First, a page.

Going in today is not for the faint hearted. You have higher up-front costs, a squeeze on margins, no idea of future legislation and potentially falling house prices and rental income.
There is no doubt that over the last 20 years, buy-to-let property has been a good investment. Landlords have not only benefited from an increase in house prices but rising rents; the average house price in the 1990s was around £45,000, today that figure is close to £250,000. At the same time however, rental yields have moved from 12% of the property value to about 4.5%. It is clear to see how people investing 20 years ago did well.
But investing 20 years ago was not as easy; the rental market wasn’t well established and for many it was more affordable to buy than rent. The old saying with investing is true; the time to invest is when people are nervous, and not when there is euphoria. It is not only property, but investing in the stock market is the same – investing in a FTSE 100 tracker at the peak of the tech boom would have seen an investor tread water for the last 16 years. Only now are they starting to see profit, and this could be true of those investing in property today, and 20 years hence.
This blog is not about whether it is right to invest in property, but more as a marker for those who think now is a good time to invest. For some time, I have been concerned that we are close to a 1988/89 peak/crash in property; my view hasn’t changed although the timescales for this are less certain. But there are early warning signals coming out. We are seeing the supply of rental properties rise, at the same time as the number of people looking to rent fall. Where demand is high then rent can increase, but the reverse is true and we are now seeing rents come down. For example, in London, rents are down on average just over 4%, and this is filtering out across the country. There is also some uncertainty on property values; with the market starting to slow, leading some to be concerned that we are hitting the peak (or perhaps just over the brow of the hill).
It is very easy to pick on London but BREXIT could have an impact on the entire market. We are already seeing this with higher value houses being harder to sell. In London, this becomes a bigger issue if investment jobs move to continental Europe or Ireland. It is also not just the value of houses, but if these people no longer rent then it reduces demand for properties. This filters countrywide as people sell to move out of London; less money to spend means that they will naturally drive down prices in the regions. On the flipside, it is not all gloom, with the North West of England seeing rent increase by over 4%, and even in London there are areas which are more buoyant than others.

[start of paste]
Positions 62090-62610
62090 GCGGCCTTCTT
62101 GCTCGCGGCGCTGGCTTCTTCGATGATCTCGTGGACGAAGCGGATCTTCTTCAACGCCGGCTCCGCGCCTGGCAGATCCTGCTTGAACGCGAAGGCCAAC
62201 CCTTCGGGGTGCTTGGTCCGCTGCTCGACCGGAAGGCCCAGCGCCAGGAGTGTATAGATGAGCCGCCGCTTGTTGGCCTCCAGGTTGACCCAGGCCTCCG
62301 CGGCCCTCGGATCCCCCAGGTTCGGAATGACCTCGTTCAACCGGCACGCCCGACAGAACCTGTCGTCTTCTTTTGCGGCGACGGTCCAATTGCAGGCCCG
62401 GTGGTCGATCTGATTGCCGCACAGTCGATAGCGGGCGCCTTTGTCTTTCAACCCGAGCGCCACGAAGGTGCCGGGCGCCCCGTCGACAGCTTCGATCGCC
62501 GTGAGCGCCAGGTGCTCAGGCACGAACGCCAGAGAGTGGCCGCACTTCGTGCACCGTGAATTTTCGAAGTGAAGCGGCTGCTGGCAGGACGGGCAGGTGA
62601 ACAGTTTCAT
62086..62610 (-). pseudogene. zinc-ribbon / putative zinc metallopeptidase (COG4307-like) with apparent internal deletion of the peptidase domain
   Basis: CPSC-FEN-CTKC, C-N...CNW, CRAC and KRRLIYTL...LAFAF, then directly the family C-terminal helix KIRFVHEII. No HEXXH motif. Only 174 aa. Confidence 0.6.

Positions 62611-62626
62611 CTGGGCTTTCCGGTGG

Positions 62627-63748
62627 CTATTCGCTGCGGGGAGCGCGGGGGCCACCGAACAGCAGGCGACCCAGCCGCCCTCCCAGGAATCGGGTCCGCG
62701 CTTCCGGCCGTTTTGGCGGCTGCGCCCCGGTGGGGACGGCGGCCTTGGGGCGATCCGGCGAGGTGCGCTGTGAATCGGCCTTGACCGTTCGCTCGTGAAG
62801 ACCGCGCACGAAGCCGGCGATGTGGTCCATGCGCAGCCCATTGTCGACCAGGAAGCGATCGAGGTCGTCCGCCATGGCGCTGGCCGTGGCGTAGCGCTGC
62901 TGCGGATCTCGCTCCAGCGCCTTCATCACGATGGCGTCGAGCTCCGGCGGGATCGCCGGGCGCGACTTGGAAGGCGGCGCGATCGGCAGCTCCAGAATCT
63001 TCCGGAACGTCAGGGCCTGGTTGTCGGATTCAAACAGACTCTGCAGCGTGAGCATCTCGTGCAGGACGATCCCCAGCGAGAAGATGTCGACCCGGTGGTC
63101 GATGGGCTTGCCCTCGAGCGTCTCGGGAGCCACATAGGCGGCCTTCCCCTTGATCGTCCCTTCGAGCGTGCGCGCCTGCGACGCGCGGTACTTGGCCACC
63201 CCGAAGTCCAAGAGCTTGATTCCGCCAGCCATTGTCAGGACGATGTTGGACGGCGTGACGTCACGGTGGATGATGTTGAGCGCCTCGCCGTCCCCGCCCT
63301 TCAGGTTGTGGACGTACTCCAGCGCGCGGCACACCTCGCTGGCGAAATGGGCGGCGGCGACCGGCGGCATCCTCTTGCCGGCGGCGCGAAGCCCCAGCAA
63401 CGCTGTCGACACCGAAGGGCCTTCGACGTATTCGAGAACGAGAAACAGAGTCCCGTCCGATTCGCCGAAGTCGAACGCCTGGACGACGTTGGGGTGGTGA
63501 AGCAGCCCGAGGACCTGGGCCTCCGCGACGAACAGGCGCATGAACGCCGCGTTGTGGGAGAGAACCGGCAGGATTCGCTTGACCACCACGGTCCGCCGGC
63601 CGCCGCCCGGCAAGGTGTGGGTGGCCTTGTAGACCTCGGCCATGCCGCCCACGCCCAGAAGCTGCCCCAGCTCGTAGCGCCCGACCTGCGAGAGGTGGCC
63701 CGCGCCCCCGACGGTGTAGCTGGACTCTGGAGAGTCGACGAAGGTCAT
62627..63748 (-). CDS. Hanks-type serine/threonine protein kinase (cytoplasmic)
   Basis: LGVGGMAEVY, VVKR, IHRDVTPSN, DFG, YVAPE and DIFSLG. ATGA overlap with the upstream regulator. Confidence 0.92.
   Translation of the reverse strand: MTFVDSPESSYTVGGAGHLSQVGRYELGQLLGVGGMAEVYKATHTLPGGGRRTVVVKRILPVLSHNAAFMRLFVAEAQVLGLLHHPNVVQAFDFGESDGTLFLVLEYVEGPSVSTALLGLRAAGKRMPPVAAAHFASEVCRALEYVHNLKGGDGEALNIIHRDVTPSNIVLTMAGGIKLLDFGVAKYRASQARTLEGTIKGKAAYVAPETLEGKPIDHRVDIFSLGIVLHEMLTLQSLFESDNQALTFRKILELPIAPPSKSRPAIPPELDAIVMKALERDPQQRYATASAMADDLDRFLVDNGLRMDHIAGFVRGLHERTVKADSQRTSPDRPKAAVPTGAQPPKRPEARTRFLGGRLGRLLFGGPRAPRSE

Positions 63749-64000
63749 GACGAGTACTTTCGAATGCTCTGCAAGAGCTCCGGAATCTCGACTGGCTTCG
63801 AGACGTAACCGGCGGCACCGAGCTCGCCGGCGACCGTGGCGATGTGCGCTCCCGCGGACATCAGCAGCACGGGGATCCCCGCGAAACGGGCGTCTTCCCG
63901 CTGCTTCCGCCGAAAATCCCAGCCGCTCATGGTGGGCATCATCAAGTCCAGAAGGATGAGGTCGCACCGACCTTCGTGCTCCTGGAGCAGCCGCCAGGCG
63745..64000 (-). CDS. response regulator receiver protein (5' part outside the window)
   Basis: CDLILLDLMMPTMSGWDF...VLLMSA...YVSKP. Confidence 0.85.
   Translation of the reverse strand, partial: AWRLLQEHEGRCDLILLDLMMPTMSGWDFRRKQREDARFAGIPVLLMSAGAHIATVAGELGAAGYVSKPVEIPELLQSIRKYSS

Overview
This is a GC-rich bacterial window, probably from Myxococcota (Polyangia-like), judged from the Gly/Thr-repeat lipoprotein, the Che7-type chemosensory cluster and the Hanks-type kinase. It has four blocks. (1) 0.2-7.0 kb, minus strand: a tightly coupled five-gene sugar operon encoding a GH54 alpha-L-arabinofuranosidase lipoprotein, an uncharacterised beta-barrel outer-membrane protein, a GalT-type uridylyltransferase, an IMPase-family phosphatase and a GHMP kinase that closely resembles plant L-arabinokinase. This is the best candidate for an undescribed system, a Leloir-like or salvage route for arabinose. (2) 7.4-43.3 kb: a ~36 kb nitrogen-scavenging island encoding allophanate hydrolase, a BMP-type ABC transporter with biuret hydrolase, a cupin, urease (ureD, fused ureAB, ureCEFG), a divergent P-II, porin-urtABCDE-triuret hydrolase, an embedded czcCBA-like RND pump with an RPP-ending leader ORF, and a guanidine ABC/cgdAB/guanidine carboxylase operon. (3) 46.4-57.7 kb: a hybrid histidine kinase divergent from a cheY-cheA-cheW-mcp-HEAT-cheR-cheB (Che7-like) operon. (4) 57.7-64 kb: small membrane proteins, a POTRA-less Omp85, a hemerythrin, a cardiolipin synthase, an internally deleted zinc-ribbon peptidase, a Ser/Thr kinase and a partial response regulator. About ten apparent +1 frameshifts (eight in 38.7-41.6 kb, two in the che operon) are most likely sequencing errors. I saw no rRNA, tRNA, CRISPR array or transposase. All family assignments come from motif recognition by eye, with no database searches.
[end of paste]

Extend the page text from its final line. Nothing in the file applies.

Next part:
There still might be a case for investing in buy-to-let, but considerable research needs to be done around where you are looking to buy. If you invested in the FTSE 100 at the peak in 1999 then you wouldn’t have done well. But there were pockets of opportunities where investors would have had high returns. The key like any investment is research, it is about identifying areas where there is potential for house values to increase as well as rental income. A good example would be properties close to the HS2 rail link; once built what will this do to the value of properties and rental income? There is also the potential influx of workers during the build. Equally a property in Bridgwater or closer to Hinkley could be a good investment. But all of this still carries a risk, and perhaps already some of these areas carry a premium.